Maeda Toshiie in 1599.
Ishida Mitsunari accused Ieyasu of disloyalty to the
Toyotomi name, precipitating a crisis that led to the Battle of
Sekigahara. Generally regarded as the last major conflict of the
Azuchi–Momoyama period and sengoku-jidai, Ieyasu's victory at
Sekigahara marked the end of the Toyotomi reign. Three years later,
Ieyasu received the title Sei-i Tai-shōgun, and established the Edo
bakufu, which lasted until the
Meiji Restoration in 1868.[citation
Social and cultural developments during the Momoyama period
The Momoyama period was a period of interest in the outside world,
which also saw the development of large urban centers and the rise of
the merchant class. The ornate castle architecture and interiors
adorned with painted screens embellished with gold leaf were a
reflection of a daimyō's power but also exhibited a new aesthetic
sense that marked a clear departure from the somber monotones favored
during the Muromachi period. A genre that emerged at this time was
called the Nanban style—exotic depictions of European priests,
traders, and other "southern barbarians".
The art of the tea ceremony also flourished at this time, and both
Nobunaga and Hideyoshi lavished time and money on this pastime,
collecting tea bowls, caddies, and other implements, sponsoring lavish
social events, and patronizing acclaimed masters such as Sen no
Hideyoshi had occupied Nagasaki in 1587, and thereafter sought to take
control of international trade and to regulate the trade associations
that had contact with the outside world through this port. Although
China rebuffed his efforts to secure trade concessions, Hideyoshi's
commercial missions successfully called upon present-day Malaysia, the
Philippines, and Thailand in red seal ships. He was also suspicious of
Christianity in Japan, which he saw as potentially subversive, and
some missionaries were crucified by his regime.
The contrasting personalities of the three leaders who contributed the
most to Japan's final unification—Nobunaga, Hideyoshi, and
Ieyasu—are encapsulated in a series of three well-known senryū that
are still taught to Japanese schoolchildren:
Nakanunara, koroshiteshimae, hototogisu. (If the cuckoo does not sing,
kill it.) 「鳴かぬなら殺してしまえホトトギス」
Nakanunara, nakasetemiyou, hototogisu. (If the cuckoo does not sing,
coax it.) 「鳴かぬなら鳴かせてみようホトトギス」
Nakanunara, nakumadematou, hototogisu. (If the cuckoo does not sing,
wait for it.)
Nobunaga, known for his ruthlessness, is the subject of the first;
Hideyoshi, known for his resourcefulness, is the subject of the
second; and Ieyasu, known for his perseverance, is the subject of the
1568: Nobunaga enters Kyoto, marking the beginning of the
1573: Nobunaga overthrows the Muromachi bakufu and exerts control over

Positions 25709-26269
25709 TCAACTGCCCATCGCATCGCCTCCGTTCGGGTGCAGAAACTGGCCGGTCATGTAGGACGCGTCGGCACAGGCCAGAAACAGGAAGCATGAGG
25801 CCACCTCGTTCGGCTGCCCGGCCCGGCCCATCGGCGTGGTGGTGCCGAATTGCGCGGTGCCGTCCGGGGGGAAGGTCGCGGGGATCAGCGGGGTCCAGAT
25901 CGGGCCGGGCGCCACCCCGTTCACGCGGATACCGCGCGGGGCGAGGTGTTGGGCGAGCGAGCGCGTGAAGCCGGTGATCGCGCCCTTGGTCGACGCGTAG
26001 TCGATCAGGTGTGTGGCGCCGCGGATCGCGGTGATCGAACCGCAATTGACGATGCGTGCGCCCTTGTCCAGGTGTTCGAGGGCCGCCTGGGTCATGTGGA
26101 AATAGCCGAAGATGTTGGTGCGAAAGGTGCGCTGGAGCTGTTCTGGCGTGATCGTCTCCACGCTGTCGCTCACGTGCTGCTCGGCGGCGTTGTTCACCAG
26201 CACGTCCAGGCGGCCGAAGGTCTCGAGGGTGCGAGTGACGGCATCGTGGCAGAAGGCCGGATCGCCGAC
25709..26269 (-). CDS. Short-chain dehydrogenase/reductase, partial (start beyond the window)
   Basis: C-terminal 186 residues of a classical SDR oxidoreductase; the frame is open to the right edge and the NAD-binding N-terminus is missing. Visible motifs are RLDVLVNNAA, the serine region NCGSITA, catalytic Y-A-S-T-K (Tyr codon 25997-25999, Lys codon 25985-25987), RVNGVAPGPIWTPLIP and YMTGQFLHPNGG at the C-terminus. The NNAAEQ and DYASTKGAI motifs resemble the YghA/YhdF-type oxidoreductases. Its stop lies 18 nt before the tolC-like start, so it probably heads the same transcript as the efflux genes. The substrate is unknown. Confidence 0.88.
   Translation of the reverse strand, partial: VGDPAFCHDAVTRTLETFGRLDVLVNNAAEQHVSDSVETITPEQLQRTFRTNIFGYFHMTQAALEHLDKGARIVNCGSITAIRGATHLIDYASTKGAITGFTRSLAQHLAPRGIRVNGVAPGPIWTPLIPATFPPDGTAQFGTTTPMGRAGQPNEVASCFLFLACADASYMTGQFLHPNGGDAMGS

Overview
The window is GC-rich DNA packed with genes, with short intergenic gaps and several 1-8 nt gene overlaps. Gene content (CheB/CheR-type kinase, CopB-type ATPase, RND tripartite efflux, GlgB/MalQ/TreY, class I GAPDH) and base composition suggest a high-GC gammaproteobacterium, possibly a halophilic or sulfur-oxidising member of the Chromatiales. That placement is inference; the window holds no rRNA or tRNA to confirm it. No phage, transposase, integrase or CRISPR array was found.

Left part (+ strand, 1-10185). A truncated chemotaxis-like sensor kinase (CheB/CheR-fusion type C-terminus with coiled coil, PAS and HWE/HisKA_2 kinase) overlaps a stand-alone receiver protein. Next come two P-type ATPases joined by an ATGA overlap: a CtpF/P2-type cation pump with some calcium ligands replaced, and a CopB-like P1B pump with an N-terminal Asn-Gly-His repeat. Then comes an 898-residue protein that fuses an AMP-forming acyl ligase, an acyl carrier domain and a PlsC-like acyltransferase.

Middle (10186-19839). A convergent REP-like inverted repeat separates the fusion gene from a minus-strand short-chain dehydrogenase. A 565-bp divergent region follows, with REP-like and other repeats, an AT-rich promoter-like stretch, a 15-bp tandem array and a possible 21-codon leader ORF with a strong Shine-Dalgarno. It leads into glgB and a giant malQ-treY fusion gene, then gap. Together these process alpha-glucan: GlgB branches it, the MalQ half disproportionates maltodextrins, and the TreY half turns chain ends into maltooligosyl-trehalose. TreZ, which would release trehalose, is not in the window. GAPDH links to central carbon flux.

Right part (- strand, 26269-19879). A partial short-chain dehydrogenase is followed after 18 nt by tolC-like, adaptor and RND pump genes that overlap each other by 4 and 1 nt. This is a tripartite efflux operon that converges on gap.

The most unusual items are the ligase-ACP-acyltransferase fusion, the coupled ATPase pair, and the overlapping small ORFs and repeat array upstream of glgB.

1575: Nobunaga defeats the Takeda clan the Battle of Nagashino
Ikkō-ikki finally surrender their fortress of Ishiyama
Hongan-ji to Nobunaga, after enduring an 11-year siege.
Incident at Honnō-ji, Nobunaga is assassinated by Akechi Mitsuhide,
who is then defeated by
Toyotomi Hideyoshi at the Battle of Yamazaki.
Hideyoshi initiated the Taikō kenchi surveys.
Tenshō embassy is sent by the Japanese Christian lord Ōtomo Sōrin.
1584: Hideyoshi fights
Tokugawa Ieyasu to a standstill at the Battle
of Komaki and Nagakute.
Osaka Castle is built by Toyotomi Hideyoshi.
1588: Hideyoshi issues the order of
Sword hunt (刀狩, katanagari).
1590: Hideyoshi defeats the Hōjō clan, effectively unifying Japan.
Sen no Rikyū is forced to commit suicide by Hideyoshi.
1592: Hideyoshi initiates the first invasion of Korea.
Toyotomi Hideyori is born.
1595: Hideyoshi orders his nephew and reigning kampaku, Toyotomi
Hidetsugu, to commit seppuku.
1597: Second invasion of Korea.
1598: Hideyoshi dies.
Maeda Toshiie dies.
1600: Ieyasu is victorious at the Battle of Sekigahara, marking the
end of the Azuchi–Momoyama period.
^ The surveys are called Taikō kenchi despite Hideyoshi was not yet
officially taikō at the beginning of the surveys, although he
referred to himself as such. Hideyoshi officially became taikō in
1591 after he relinquished the title of kanpaku to his nephew,
History of Ming :
^ 北関大捷碑 "其秋清正
History of Ming : 明年，如松 (Li
^ a b Kodansha Encyclopedia of
Japan (first edition, 1983), section
"Azuchi–Momoyama History (1568–1600)" by George Elison, in the
entry for "history of Japan".
^ John Whitney Hall, ed. The Cambridge History of Japan, Vol. 4: Early
Japan (1991) table of contents
^ All Illustrated Encyclopedia, ed. Japanese History:11 Experts
Reflect on the Past (1996), Kodansya International.Inc
^ Turnbull, Stephan R. (1996). The Samurai: a military history.
Psychology Press. pp. 148–150.
^ Jinju National Museum: Chronology, June 1592
^ a b The Columbia Encyclopedia, sixth edition; 2006 - "Hideyoshi":
"In 1592 he attempted to conquer
China but succeeded only in occupying
part of Korea; just before his death he ordered withdrawal from
Japanese art in the age of grandeur. New York: The
Metropolitan Museum of Art. 1975. ISBN 9780870991257.